Then there was the President’s Oval Office address on March 12 where Mr. Trump spoke in monotone, seemed apprehensive, and looked ill. In his speech to hundreds of millions of people across the world, the president misstated that healthcare providers would be covering the cost of COVID19 treatments and that the U.S. would be shutting down the import of European goods. Both of which would have been very significant developments if true. But they weren’t true. And the White House had to issue statements to correct the record. The speech made no mention of testing even as health experts were warning the infection was spreading silently within the United States. Mr. Trump also declared that there would be a ban on travel to the U.S. from Europe—citizens of the United Kingdom not included. Two days later, the White House issued an order to include the United Kingdom in the ban.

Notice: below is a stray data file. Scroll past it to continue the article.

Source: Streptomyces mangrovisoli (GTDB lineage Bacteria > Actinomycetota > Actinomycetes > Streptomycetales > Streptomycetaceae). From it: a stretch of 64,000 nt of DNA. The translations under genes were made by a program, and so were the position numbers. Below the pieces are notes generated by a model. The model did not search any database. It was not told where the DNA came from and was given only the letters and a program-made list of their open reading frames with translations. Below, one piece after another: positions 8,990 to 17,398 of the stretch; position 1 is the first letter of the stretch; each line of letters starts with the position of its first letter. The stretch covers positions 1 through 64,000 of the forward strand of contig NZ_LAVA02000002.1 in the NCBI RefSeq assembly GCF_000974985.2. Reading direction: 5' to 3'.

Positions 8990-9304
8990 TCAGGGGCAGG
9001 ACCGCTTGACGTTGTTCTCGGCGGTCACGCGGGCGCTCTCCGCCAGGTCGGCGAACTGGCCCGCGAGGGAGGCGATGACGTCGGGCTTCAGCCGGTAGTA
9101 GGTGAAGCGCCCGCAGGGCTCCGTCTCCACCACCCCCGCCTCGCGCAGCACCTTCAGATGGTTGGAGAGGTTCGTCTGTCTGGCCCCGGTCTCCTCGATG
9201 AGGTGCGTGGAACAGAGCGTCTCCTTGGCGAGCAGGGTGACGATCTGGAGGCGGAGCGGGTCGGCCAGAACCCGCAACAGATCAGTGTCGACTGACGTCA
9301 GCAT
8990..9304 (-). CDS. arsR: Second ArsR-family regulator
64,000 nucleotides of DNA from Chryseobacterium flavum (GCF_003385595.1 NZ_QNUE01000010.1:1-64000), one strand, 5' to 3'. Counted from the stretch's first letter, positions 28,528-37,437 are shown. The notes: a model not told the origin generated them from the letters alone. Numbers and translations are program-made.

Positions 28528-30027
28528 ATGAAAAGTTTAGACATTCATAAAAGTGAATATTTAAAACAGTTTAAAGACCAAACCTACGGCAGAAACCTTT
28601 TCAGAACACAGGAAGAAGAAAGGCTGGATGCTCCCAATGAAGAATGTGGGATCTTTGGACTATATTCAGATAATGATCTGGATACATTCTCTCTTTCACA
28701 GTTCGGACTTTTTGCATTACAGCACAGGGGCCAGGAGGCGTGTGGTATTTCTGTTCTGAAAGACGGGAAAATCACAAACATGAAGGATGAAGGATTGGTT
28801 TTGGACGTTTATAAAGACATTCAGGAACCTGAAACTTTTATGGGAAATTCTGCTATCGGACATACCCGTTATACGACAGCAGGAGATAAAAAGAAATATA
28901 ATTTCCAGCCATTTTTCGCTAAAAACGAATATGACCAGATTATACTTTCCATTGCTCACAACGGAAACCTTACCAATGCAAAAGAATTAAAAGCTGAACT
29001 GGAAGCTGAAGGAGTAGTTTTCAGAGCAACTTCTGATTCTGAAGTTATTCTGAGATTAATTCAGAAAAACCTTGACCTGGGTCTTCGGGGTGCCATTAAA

With all do respect to you the reader, but what the fuck is going on at the White House?
President Trump has also lied about testing, or at the very least, shown gross incompetence. On March 6, the president stated “anybody who wants a test gets a test.”
When Mr. Trump said this, it was demonstrably false. There are dozens of public examples of futile attempts by Americans to get a test even thought they had fever, headache, cough and in some cases, tested negative for the seasonal flu. Even Vice President Pence said there weren’t enough tests the day before Trump made his remarks. On March 5, Mr. Pence said, “we don’t have enough tests today to meet what we anticipate will be the demand going forward.”